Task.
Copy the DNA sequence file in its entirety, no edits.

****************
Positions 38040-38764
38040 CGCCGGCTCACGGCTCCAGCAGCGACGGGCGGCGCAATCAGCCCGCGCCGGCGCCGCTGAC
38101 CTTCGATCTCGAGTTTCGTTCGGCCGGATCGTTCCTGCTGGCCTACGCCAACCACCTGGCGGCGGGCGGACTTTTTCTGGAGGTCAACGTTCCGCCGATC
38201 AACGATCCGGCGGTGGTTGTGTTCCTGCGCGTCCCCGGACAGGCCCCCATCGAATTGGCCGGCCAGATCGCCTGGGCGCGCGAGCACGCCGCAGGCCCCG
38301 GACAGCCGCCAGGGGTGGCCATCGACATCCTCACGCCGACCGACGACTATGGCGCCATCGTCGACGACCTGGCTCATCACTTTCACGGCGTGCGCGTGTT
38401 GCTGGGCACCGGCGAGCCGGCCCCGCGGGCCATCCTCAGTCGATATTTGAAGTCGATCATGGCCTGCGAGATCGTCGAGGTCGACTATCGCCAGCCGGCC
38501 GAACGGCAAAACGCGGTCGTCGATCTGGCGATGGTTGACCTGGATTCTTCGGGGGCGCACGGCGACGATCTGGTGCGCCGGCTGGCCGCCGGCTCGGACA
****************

Positions 38040-38764
38040 CGCCGGCTCACGGCTCCAGCAGCGACGGGCGGCGCAATCAGCCCGCGCCGGCGCCGCTGAC
38101 CTTCGATCTCGAGTTTCGTTCGGCCGGATCGTTCCTGCTGGCCTACGCCAACCACCTGGCGGCGGGCGGACTTTTTCTGGAGGTCAACGTTCCGCCGATC
38201 AACGATCCGGCGGTGGTTGTGTTCCTGCGCGTCCCCGGACAGGCCCCCATCGAATTGGCCGGCCAGATCGCCTGGGCGCGCGAGCACGCCGCAGGCCCCG
38301 GACAGCCGCCAGGGGTGGCCATCGACATCCTCACGCCGACCGACGACTATGGCGCCATCGTCGACGACCTGGCTCATCACTTTCACGGCGTGCGCGTGTT
38401 GCTGGGCACCGGCGAGCCGGCCCCGCGGGCCATCCTCAGTCGATATTTGAAGTCGATCATGGCCTGCGAGATCGTCGAGGTCGACTATCGCCAGCCGGCC
38501 GAACGGCAAAACGCGGTCGTCGATCTGGCGATGGTTGACCTGGATTCTTCGGGGGCGCACGGCGACGATCTGGTGCGCCGGCTGGCCGCCGGCTCGGACA